Preheat the oven to 200-F. Melt three Tablespoons of the butter in a 12-inch saute pan over high heat. Add the potatoes, onion, Poblano, and carrot. Fry, stirring occasionally until the potatoes begin to brown and the vegetables are soft. Add the corned beef and stir in the chili sauce. Season to taste with salt. Add the remaining two tablespoons butter to the pan and continue to cook over high heat, tossing, or turning the hash with a spatula, until it starts to get crisp and brown. Set the pan in the oven to keep the hash warm while you prepare the eggs any way you like them: poached, scrambled, over easy, or sunny side up.

On the plate: Divide the hash among 4 plates and top each with two cooked eggs. If desired, serve with hot sauce.
~~~~~~

Pickled Eggs a la Orodruin. Wetwang #

Hard boil enough eggs to pack tightly into the pickling jar of your choice.
Peel and put the eggs into the jar whilst they are still warm. It's really important to make sure your pickling jar is as clean as possible. I fill mine with boiling water until I'm ready to fill it
Then I put in plenty of pickling spices. Over here you can get pickling spice mixtures pretty easily. I use whole seed spices like black pepper corns, cumin, mustard seeds, cardomon, cloves, cinnamon and ginger.
Add chopped dry chilies, seeds and all, as many as you think you can handle + a few more I also add a few whole dry chayenne chilies to make the jar look nice.
Over all of this I pour dark pickling vinegar. I don't use the white stuff.
Leave to stand for at least four months. They get stronger with age and I once had some that were a year old.
They go really nice with fresh crusty white bread with a bit of the vinegar out of the jar poured on it.
~~~~~

White Trash. Arisimi

HARDWARE:

Double boiler
aluminium "turkey" pan (large alum. pan that you can throw out)
1 box Rice Chex cereal
1 cup creamy peanut butter
12 oz. peanut butter morstles (which only come in a 10 oz. package )
1 stick of butter (NOT margerine!)
1 pacakge of powered sugar
1 can non-stick cooking spray
1 CLEAN trash bag
1 VERY WILLING assistant
*may want to have a sifter handy for AFTER "Trash" is done*

DIRECTIONS:
Wash "turkey" pan, dry throughly and spray with non stick cooking spray.
Put cereal into pan and set aside.
Put powered sugar into trash bag and set aside.
In double boiler put peanut butter, morstles and stick of butter, stir until melted. *CAREFUL-It is easy to burn so you must watch it carfully. Burned peanut butter is THE nastiest thing ever! *
After mixture is melted, have assistant ready w/ a sturdy spoon. Pour mixture over cereal while assistant stirs to cover all cereal.
After mixture has covered cereal pour into trash bag.
**TAKE OUTSIDE** and shake to mix (this also GREAT to help relieve stress!)
**I sift mine because I don't like an extra pound of powered sugar, but you don't have to.
ENJOY!
(I usually have to make 2 or 3 "runs" for people, so I just re-use my alum. pan because you pick up some GREAT peanut butter flavours after that first batch. Just don't re-spray with the non-stick cooking spray after the first time!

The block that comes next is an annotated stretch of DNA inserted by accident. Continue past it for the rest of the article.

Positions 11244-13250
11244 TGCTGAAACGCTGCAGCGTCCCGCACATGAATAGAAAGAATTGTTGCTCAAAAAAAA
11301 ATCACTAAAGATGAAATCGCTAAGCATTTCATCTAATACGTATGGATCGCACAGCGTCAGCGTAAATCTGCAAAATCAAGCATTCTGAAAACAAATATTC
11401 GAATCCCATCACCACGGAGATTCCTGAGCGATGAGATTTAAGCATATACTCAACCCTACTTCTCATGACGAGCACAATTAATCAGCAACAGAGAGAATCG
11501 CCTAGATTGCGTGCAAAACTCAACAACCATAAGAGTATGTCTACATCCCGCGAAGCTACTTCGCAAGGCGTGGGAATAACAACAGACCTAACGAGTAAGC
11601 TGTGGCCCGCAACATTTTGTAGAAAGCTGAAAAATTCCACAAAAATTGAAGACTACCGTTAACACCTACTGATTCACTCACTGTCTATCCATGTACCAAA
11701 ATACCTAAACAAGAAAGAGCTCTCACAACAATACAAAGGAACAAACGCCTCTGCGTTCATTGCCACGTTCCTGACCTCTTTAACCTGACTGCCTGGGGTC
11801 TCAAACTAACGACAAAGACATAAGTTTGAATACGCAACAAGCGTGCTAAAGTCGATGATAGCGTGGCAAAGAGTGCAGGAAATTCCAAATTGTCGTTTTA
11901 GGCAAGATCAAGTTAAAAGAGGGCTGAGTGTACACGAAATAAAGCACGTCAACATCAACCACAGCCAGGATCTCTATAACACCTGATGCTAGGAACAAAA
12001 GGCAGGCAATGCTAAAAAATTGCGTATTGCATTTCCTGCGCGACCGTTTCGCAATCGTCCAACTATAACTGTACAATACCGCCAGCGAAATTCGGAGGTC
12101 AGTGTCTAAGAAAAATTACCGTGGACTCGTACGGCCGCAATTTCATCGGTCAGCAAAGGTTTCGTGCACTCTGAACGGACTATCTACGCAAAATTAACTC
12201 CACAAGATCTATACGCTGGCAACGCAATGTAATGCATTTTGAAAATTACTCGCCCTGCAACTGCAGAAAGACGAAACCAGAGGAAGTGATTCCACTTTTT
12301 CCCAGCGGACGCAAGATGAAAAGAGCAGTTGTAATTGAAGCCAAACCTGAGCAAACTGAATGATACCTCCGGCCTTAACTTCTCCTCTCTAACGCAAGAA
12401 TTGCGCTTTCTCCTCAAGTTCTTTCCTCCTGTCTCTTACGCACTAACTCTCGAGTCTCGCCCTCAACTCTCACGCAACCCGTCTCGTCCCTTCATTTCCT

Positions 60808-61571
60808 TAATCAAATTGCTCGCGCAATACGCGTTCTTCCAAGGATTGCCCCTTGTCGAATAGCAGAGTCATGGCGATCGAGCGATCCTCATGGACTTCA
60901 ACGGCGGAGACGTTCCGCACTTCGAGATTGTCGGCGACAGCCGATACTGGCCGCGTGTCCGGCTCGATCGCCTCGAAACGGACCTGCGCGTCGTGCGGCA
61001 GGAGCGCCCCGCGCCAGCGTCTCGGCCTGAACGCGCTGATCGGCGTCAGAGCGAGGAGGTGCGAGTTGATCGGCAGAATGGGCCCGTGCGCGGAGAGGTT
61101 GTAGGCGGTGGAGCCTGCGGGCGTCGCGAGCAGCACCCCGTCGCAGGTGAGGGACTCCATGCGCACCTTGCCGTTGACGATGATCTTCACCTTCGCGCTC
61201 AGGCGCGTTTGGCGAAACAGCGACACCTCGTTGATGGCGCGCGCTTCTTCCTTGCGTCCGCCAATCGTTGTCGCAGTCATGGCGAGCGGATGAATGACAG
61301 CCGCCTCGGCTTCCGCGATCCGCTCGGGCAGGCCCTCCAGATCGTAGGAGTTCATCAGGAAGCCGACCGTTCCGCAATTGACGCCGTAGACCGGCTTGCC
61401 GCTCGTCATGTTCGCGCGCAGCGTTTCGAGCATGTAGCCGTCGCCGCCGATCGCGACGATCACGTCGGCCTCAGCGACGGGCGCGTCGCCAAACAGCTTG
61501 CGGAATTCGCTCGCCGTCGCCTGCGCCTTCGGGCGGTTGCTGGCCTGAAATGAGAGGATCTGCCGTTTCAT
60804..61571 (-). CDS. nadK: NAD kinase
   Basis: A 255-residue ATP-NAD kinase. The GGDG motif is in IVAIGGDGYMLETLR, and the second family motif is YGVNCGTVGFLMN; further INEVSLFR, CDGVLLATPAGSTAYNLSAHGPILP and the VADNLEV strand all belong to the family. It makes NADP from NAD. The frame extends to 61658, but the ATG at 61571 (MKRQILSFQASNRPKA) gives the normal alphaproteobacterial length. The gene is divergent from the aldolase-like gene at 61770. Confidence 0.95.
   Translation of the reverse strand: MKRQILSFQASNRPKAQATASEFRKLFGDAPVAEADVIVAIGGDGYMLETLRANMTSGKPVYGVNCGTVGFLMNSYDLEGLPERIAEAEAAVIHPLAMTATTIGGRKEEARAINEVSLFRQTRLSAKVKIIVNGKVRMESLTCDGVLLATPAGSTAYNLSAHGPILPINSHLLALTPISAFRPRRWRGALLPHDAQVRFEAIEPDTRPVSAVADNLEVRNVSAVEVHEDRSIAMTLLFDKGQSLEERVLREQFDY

~~~~~

[ 09-17-2006, 03:54 PM: Message edited by: Celebrían ]

From: First Homely House, Rivendell, Eriador | Registered: Apr 2002  |  IP: Logged | Report this post to a Moderator
Roll of Honor Snowman of Forochel
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I can't eat red beans and rice, jambalaya, crawfish etouffee, gumbo, etc. without tabasco sauce(crushed cayenne pepper, vinegar and salt aged in oak barrels for 2 years)

Those foods just aren't the same without it.

Nice thread. I'll have to add some recipes at a later date. []

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Eledhsúle
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Why, I'm getting hungry by just reading those.

I'll post few of my recepies as soon as I can find them... []

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Thingol of Doriath
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Ok... bear with me, and vegetarians look the other way. This recipe sounds a little strange but it is really good. I first had it in a restaurant in the Canary Islands. I got on friendly terms with the cook and fanagled the recipe from him. Though it is quite simple! [] I can almost make it as good as they did at the restaurant... whenever I have friends over for dinner they beg me to make this.

Gaffer's Sunday Dinner

Filé of veal... though pork works just as well, and is more economical.

Cut the filé into 1½ inch(3cm) pieces and tenderize them... in other words, pound them flat. []

Brown them in a skillet, a couple of minutes on each side... so they are cooked all the way through, though not well done.

Put them in an oven-form. On each filé, place a half canned pear and a chunk of blue cheese. Place in the oven.

It takes only about 10 minutes... until the cheese melts.

I know it sounds really wierd: meat, pear, cheese. [] But it is a taste sensation, trust me! [] []

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Thingol of Doriath
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While I'm at it... another favorite and simple recipe:

Sméagol's Salmon Dish

In HoMe XXI, Tolkien explained that Sméagol actually enjoyed his fish cooked before he changed to Gollum... made by his grandmother, when she wasn't sucking on eggs.

Bake salmon filés in the oven... easy. [] I like to sprinkle a little salt flakes on the salmon, keeps them juicy.